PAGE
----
It’s not often you get to return to a beloved game series in the guise of some of its most memorable villains, but that’s exactly what Naughty Dog does with its latest swashbuckling adventure.
It’s an even ballsier move when it’s none other than Nathan Drake - the de facto face of modern era PlayStation - getting his virtual marching orders. Thankfully, there really is life after Drake, and the end result is a PS4 exclusive that more than earns its upgrade from Uncharted 4 DLC to standalone status.
It’s certainly odd to be inhabiting the world of international artefact theft without the dulcet tones of Nolan North quipping every three to five seconds, but if there’s one thing ND does better than anyone else it’s subverting expectations - and here we’re treated to something far better than a copycat hero.
Instead we get two familiar faces - in this case Uncharted 2’s foil-cum-love interest Chloe and Uncharted 4’s smackdown laying Nadine - who are fleshed out so convincingly you’ll barely notice just how by-the-numbers the action is.
That’s not to say The Lost Legacy is going to bore you any time soon - you’ll explore open-ended jungles, trade bullets with goons amid crumbling ruins and give the Fast & Furious franchise plenty of ideas when it comes to intense vehicular set-pieces - but there’s very little to do in its gorgeous Indian setting that you haven’t experienced in the previous games.
After all, Uncharted 4 set an incredibly high bar when it came to lavish set-piece creativity (come on, did you really think they were going to top that truck chase sequence this soon after U4?), so it’s here that The Lost Legacy makes its single-player DLC origins most obvious.
There are still little improvements to be found, such as those Uncharted 4-esque open areas. The previous game’s vehicular exploration might have looked vast, but it didn’t take long to realise its pretty vistas hid a very linear path with little room for optional routes.
The Lost Legacy hasn’t gone all The Witcher 3 on us and created a huge open-world, but it does attempt to give you greater agency when it comes to traversing large areas and employing stealth to avoid bigger firefights. That’s not to say there aren’t external influences leaving their mark here - that increased optional stealth coupled with the environment design evokes a call back to MGS5 that’s impossible to miss, expanding gameplay beyond endless gung-ho violence.
It’s also the closest Uncharted has ever come to actually transforming into Tomb Raider, the very franchise that its borrowed so much (and vice versa, in recent years) for so long. The eastern setting - especially those lush Indian jungles and lichen-covered Hindu temples - feels like an ode to Tomb Raider of old, something that’s all the palpable when you happen to be playing as a driven, capable and memorable heroine.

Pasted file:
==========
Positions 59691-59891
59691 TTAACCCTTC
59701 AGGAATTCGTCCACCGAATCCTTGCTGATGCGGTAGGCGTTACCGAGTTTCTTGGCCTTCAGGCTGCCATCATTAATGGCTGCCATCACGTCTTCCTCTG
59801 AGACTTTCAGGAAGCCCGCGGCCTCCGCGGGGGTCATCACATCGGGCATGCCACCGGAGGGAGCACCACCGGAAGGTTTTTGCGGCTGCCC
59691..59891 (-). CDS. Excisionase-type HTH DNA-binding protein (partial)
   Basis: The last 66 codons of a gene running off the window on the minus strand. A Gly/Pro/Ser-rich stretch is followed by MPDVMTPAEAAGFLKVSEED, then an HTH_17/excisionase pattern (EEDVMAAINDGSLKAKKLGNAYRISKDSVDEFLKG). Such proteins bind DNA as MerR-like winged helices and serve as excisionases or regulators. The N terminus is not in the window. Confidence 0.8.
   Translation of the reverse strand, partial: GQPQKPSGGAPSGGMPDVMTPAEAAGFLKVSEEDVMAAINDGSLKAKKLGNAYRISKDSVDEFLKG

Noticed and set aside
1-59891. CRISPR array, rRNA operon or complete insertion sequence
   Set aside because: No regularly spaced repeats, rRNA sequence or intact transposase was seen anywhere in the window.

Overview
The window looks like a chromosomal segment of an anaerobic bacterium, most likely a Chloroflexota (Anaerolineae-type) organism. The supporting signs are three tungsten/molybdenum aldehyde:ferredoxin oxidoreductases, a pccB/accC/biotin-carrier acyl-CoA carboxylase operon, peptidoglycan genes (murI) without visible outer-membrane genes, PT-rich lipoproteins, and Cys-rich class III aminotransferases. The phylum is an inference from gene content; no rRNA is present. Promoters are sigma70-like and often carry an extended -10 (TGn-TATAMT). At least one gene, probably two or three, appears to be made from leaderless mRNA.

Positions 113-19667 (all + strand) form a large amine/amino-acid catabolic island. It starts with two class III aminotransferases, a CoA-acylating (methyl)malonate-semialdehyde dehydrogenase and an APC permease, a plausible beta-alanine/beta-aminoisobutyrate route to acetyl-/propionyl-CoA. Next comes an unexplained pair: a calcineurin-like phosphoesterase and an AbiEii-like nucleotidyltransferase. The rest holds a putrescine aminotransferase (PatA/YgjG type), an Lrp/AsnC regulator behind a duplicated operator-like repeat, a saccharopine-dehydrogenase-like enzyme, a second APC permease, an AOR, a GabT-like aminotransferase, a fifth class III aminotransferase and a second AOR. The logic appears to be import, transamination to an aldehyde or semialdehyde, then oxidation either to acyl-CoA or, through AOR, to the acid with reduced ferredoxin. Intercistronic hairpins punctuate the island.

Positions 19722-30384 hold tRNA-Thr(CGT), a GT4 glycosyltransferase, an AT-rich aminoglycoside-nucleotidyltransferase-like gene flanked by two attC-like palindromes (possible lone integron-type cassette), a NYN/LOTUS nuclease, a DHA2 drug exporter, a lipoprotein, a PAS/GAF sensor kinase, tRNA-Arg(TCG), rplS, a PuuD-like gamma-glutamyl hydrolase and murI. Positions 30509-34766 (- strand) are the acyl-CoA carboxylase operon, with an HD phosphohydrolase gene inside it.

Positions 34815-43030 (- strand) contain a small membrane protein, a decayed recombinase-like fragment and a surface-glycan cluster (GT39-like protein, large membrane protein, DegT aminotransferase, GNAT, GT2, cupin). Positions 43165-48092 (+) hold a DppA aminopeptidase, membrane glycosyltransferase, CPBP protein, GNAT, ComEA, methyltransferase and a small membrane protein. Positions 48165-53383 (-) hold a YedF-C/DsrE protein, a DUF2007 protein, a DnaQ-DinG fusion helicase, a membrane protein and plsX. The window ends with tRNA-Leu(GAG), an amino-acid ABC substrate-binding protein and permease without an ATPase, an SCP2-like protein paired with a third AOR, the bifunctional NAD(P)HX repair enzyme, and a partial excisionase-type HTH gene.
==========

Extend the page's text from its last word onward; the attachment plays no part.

Taken hand-in-hand with a greater emphasis on exploration and traversal and The Lost Legacy soon resembles a confident callback to the classic South American hijinx of Drake’s Fortune.
When it comes to story, you can really tell the developer has tried to learn from the (relatively minor) mistakes of the past. Nadine proved by far the better villain in the previous game but was given a criminally low amount of screen time. Here, we get to see more of the woman behind the rage, revealing a guarded character simply trying to find her new place in the world.
Alongside her, Chloe also gets the second outing she’s been so cruelly denied since Among Thieves. She stole the show last time around, and here we’re treated to more than just bravado and simmering sexual tension.
With the ever wonderful Claudia Black back on voice and motion capture duties, we get to peer into the psyche and the past of a character that’s far more interesting and captivating to inhabit than any recent incarnation of Lara Croft.
If you ever needed more proof that Uncharted can work without Nathan Drake in the driving seat, Chloe Frazer is it. Let’s just hope she gets centre stage come the inevitable Uncharted 5. Even main baddie Asav offers a calculated antagonist that’s a far cry from the two dimensional mean folk the series has coughed up thus far.
Visually, whether you’re playing on a vanilla PS4 or a PS4 Pro, The Lost Legacy is a treat. Even with the shorter development time this entry has received in comparison to the rest of the series, Chloe and Nadine’s story is a feast for the ol’ peepers.
Volumetric lighting brings the Indian setting to life in glorious detail and we barely encountered any on-screen artifacting or environment clipping. Both versions lock in at 30fps, but at a solid 1080p on either machine you’re getting that ND seal of approval as standard.
The final code comes complete with a obligatory Horde-style Survival mode and the now as-standard Multiplayer. Neither was available pre-release, but even without any time spent between them, The Lost Legacy is an easy sell.
It won’t surprise you with its action, but it’ll charm you out of house and home with some of the best character development the series has ever produced. Think of it less of a proper sequel and more an interactive novella that more than holds its own among the full fat entries in the series.
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